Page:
This idea doesn’t even make sense unless we just assume that Bostrom equates “reasonable” with maximizing confidence. So he is basically saying that maximizing strategies are bad, but satisficing strategies are also bad because there is always a maximizing strategy that could sneak in. As though maximizing strategies were some sort of logical fungus that spread through computer code of their own accord. Then Bostrom goes on to suggest, well, maybe a satisficer could be told to quit after a 95% probability of success. And there is some convoluted logic that I can’t follow exactly, but he basically says, well suppose the satisficing AI comes up with a maximizing strategy on its own that will guarantee 95% probability of success. Boom, Universe tiled with paper clips. Uh, how about a rule that checks for maximizing strategies? They get smuggled into books on AI a lot easier than they get spontaneously generated by computer programs.

I sort of feel that maximizers have a mental filter which assumes that maximizing is the default way to accomplish anything in the world. But in fact, we all have to settle in the real world. Maximizing is cost insensitive.  In fact, I might just be saying that cost insensitivity itself is what’s dangerous. Yeah, we could make things perfect if we could suck up all the resources in the light cone, but at what cost? And really, it would be pretty tricky for AI to gobble up resources that quickly too. There are a lot of agents keeping a close eye on resources. But that’s another question.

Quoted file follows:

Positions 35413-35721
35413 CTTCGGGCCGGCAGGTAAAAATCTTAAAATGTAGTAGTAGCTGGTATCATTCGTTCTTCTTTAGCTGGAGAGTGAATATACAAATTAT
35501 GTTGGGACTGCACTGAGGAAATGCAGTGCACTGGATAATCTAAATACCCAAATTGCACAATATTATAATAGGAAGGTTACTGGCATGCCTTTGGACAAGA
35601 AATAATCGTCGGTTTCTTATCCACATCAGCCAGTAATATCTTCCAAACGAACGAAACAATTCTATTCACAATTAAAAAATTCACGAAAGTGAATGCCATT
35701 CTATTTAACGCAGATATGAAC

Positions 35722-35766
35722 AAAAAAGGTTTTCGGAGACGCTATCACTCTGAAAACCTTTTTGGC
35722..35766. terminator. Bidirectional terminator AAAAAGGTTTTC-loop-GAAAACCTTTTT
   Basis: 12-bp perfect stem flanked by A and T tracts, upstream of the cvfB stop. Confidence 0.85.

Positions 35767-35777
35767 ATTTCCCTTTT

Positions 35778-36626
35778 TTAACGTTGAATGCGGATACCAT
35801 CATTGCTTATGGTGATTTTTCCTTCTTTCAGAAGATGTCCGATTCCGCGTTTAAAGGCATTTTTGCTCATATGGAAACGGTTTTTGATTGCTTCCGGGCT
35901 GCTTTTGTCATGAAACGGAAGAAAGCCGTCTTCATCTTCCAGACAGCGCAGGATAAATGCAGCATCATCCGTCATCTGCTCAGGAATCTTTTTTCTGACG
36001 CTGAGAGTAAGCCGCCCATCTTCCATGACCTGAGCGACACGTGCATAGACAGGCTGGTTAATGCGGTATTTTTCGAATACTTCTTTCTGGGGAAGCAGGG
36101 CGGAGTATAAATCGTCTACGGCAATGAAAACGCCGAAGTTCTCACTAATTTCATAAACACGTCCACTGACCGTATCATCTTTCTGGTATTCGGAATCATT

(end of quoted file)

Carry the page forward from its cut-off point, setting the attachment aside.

My main point is that the AI Alignment debate should include more explicit recognition that maximization run amok is dangerous <cough>as in modern capitalism<cough> and that pure satisficing strategies are much safer as long as you don’t tie them to unbounded maximizing routines. Bostrom’s entire argument against the safety of satisficing agents is that it they might include insane maximizing routines.  And that is a weak argument.

Ok, now I feel better. That was just one small point, I know, but I feel that Bostrom’s entire thesis is a house of cards built on flimsy premises such as this. See my rebuttal to the idea that human values are fragile or Omohundro’s basic AI drives.  Also, see Ben Goetzel’s very civil rebuttal to Superintelligence.  Even MIRI seems to agree that some version of satisficing should be pursued.

I am no great Bayesian myself, but if anyone cares to show me the error of my ways in the comment section, I will do my best to bite the bullet and update my beliefs.